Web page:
DENVER — The University of Colorado Denver recently announced its plans for a new building for the College of Engineering, Design and Computing on the Auraria Campus. Designed by ZGF Architects, the new engineering building will be on Speer Boulevard between Arapahoe and Champa streets, across from the Performing Arts Complex.
The university is executing a fundraising plan to support completion of the building, and a portion of the funding needed for the new building may come from the State of Colorado. The project remains a key part the “Phase 1 (Years 0-5)” section of the CU Denver Facilities Master Plan (PDF).
“The building’s strong architectural presence creates a dialogue with the campus and with downtown,” said building Architect Braulio Bautista of ZGF Architects. “It invites the campus environment into the building and heightens the sense of connection between downtown Denver and the CU Denver campus.”
ZGF ia a design firm with an intentionally diverse portfolio including healthcare and research facilities, academic buildings, mixed-use developments, corporate campuses, museums, transportation facilities and eco districts.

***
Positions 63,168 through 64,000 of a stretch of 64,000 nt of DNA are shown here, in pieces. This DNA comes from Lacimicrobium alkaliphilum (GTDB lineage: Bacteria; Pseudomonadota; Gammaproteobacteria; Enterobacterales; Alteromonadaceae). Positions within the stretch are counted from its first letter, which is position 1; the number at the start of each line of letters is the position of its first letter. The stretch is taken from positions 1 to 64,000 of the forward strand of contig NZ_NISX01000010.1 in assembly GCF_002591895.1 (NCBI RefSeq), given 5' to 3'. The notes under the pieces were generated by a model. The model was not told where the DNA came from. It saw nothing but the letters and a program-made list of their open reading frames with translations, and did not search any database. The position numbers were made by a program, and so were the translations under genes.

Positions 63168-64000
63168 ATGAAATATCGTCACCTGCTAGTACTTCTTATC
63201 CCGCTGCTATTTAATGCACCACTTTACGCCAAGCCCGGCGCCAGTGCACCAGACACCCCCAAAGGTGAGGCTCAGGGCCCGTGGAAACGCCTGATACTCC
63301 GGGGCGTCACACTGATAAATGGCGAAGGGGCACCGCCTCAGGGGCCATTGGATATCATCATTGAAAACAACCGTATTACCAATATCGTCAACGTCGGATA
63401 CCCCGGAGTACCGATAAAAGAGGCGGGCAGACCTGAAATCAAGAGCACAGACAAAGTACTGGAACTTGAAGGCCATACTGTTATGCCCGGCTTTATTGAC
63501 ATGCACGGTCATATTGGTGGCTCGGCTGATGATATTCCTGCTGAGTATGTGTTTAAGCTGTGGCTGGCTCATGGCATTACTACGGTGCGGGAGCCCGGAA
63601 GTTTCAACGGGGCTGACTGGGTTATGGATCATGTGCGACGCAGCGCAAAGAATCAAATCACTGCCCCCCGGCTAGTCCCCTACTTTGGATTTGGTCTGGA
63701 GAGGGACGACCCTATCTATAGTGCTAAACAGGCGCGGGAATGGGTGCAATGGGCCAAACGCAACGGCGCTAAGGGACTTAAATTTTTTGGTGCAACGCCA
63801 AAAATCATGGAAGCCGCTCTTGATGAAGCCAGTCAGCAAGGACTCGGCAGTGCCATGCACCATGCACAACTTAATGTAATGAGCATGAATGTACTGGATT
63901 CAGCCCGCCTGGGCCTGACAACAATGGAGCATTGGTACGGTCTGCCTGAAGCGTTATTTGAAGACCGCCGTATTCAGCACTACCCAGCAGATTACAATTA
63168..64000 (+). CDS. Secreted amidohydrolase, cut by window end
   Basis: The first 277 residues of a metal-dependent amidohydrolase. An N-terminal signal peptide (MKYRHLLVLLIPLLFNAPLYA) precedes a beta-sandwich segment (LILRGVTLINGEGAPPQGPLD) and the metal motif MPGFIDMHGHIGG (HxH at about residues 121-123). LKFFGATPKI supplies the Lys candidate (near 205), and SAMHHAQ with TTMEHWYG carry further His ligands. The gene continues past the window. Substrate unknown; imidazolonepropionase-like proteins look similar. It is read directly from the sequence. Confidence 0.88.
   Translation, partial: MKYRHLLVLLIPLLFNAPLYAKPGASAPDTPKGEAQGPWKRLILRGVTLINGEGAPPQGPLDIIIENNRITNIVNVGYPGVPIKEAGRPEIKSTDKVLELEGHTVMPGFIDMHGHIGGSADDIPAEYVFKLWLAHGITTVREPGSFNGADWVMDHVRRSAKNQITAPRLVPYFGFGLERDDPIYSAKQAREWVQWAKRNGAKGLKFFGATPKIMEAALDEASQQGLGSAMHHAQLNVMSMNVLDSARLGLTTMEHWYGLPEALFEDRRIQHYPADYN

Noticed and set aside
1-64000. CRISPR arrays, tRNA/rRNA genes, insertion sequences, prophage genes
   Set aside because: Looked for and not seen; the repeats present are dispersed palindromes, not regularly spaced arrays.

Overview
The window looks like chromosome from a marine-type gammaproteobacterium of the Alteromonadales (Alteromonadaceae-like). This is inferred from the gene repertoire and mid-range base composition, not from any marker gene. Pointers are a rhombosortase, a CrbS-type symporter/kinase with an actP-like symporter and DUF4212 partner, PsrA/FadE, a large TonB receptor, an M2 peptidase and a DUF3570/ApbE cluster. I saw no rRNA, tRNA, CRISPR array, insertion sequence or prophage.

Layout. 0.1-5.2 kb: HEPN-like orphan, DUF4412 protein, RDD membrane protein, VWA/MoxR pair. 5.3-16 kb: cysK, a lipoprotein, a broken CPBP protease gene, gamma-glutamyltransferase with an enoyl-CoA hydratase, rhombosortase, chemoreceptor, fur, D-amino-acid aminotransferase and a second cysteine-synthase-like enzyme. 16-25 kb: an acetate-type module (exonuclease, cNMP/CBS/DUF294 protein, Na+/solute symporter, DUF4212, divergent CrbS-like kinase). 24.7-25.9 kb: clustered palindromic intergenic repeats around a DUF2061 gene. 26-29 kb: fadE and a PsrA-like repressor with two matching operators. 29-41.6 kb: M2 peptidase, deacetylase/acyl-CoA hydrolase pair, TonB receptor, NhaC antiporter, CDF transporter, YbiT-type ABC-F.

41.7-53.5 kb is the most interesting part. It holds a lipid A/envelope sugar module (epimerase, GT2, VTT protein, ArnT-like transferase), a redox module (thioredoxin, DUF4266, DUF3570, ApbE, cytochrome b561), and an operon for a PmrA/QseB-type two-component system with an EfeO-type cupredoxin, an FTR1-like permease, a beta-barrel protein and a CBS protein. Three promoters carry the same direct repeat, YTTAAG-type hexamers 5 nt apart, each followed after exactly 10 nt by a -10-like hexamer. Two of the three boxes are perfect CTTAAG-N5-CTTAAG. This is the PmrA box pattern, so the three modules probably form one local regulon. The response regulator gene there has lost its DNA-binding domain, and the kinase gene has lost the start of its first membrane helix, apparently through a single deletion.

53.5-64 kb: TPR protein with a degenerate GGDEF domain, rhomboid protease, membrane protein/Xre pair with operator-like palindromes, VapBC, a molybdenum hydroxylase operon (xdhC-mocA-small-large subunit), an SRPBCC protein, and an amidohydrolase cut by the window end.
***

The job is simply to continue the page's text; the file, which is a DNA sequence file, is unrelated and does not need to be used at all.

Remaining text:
Among the goals of the new building are to bring together engineering departments and programs under one roof; expand classrooms, faculty and staff offices, and student work and study space; nurture a culture of inquiry; serve as a center of innovation and industry partnerships; and put engineering on display to the campus and the city.
Construction of the new engineering building will take place in multiple phases, the first of which is expected to be complete in summer 2021.
The Phase I 60,000-square-foot building will unite disciplines and establish a strong presence along a much-traveled urban corridor, better connecting the campus with downtown Denver. An additional 135,000 square feet of program area will be added with two wings in subsequent phases to unify the College of Engineering within one facility on campus, and will include a central atrium to foster social interaction and to put science on display.
“The building supports the notion that learning does not stop outside of the classroom,” Bautista said. “[It embodies] engineering prowess and, most importantly, reveals, in a jewel-like way, the exciting new life of the College of Engineering, Design and Computing.”